Last week, I furloughed five of my firm's nine employees and had them all immediately apply for unemployment benefits. Thanks to the new law Congress passed and Trump signed on Friday, the extra $600 per week for unemployment compensation will mean that my employees will receive roughly the same per month as they do working for me. I will maintain their health insurance and get them back as soon as I can. The Texas Work Force Commission is about to be totally overwhelmed by unemployment claims, so you can do your staff a favor by furloughing them now so they can beat the crush of applicants.

My newsletter this Friday will summarize economic help law firms can seek to make it through this crisis. There will be "loan" program for small businesses that provides funds that do not have to be repaid if the money is used to pay staff and monthly obligations. Again, it will be important for each lawyer to be informed about these programs and apply early to beat the rush. I will be providing a lot more information on Friday.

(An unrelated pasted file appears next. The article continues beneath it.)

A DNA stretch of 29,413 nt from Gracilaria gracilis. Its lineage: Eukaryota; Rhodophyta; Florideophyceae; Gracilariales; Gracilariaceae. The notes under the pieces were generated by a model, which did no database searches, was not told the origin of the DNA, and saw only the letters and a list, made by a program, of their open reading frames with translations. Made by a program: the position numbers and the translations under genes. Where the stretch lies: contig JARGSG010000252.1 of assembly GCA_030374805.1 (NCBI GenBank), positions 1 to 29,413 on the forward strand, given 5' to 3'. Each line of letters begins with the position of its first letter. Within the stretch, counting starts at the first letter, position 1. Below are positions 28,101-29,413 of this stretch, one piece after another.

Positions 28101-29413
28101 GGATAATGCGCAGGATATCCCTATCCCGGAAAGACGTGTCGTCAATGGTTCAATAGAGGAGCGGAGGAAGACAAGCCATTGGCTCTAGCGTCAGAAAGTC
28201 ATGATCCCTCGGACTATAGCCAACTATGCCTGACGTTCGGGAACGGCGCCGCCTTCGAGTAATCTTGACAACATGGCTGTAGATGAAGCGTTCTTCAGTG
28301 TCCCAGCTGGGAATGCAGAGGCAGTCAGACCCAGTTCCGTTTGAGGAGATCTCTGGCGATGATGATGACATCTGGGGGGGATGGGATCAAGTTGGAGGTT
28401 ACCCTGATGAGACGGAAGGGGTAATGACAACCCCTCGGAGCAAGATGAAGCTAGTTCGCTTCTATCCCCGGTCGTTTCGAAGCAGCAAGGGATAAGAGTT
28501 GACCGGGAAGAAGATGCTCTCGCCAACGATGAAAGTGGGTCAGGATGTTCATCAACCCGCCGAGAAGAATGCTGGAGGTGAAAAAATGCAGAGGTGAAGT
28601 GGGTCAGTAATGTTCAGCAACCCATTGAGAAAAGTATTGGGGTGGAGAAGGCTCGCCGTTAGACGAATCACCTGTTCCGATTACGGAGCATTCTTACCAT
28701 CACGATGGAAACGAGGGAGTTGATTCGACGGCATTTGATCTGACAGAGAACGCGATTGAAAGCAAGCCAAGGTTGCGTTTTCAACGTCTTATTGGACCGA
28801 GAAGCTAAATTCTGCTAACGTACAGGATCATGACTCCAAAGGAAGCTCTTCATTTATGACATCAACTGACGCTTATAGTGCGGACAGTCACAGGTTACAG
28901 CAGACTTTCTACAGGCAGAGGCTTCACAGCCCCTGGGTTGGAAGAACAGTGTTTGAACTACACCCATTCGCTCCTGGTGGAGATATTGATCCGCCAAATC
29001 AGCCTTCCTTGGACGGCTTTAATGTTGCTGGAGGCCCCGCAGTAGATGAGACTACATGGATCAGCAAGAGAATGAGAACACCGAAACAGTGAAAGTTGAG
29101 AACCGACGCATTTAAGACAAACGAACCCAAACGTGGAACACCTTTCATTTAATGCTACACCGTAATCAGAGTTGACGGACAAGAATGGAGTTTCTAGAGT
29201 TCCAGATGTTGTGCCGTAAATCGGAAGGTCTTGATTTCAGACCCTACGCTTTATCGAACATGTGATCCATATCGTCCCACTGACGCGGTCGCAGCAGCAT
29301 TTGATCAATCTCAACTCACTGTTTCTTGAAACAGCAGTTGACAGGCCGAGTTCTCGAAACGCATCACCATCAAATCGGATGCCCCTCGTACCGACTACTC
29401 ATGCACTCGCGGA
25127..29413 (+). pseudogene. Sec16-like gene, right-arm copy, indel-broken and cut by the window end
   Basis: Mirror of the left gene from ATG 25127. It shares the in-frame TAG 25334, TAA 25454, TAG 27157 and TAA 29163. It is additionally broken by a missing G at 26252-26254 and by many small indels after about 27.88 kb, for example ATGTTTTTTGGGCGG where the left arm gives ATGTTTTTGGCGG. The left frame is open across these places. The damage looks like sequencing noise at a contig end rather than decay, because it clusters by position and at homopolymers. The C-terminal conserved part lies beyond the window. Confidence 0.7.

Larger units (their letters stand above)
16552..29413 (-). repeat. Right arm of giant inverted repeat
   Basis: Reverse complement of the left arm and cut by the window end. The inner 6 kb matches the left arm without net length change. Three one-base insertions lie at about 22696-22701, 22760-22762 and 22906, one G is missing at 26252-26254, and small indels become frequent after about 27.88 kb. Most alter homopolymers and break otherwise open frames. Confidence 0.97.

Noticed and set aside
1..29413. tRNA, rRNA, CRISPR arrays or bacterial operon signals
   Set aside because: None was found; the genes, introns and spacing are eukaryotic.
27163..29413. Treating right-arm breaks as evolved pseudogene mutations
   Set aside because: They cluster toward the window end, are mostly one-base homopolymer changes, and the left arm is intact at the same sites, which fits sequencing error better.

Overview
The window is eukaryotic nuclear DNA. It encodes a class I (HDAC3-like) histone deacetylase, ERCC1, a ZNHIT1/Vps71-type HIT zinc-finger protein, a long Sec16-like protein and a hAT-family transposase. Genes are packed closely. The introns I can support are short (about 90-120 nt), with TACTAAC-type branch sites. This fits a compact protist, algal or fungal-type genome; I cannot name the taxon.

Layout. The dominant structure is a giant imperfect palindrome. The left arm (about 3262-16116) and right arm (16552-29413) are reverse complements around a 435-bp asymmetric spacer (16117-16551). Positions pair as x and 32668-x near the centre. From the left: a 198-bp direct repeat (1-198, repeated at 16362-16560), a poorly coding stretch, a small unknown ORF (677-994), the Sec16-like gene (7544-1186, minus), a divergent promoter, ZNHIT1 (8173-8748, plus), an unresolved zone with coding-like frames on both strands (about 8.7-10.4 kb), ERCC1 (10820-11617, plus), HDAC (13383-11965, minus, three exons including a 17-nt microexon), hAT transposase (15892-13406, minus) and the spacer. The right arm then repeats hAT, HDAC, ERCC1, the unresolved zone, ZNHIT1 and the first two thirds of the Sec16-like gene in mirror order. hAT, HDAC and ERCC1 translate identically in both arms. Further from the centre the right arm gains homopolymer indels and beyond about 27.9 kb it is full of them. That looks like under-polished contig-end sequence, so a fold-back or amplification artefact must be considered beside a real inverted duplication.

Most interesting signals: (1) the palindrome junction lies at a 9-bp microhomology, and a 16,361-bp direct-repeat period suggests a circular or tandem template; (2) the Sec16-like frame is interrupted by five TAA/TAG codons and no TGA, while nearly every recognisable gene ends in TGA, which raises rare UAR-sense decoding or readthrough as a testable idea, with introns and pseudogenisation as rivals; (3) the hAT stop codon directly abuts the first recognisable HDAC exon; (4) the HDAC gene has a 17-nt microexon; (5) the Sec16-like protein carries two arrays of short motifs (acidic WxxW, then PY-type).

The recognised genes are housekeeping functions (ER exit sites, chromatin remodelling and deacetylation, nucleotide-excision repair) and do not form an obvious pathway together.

I may not win every case (even if in my heart I expect to). I just want an efficient system in which my client gets a fair hearing before a judge who works hard, knows the law, and does not play favorites. Is that asking too much? Stay tuned.
Greg Enos
The Enos Law Firm
The Enos Law Firm
  17207 Feather Craft Lane, Webster, Texas 77598
 (281) 333-3030
   Please forward this e-mail newsletter to everyone who cares about our family courts! 
Judges: What Lawyers Need to Know NOW!
Trump yesterday announced what anyone with any brains already knew was coming - he extended the nationwide social distancing guidelines for another 30 days. Those guidelines include: “Use of social distancing measures to reduce contact between adults in the community and workplace, including, for example, cancellation of large public gatherings and alteration of workplace environments and schedules to decrease social density and preserve a healthy workplace to the greatest extent possible without disrupting essential services.”

The Harris County “stay at home order” as originally issued only lasts through April 3 (this Friday). Click here to read Judge Hildalgo's order. Almost everyone expects that stay-at-home order to be extended and I assume we will find that out early this week.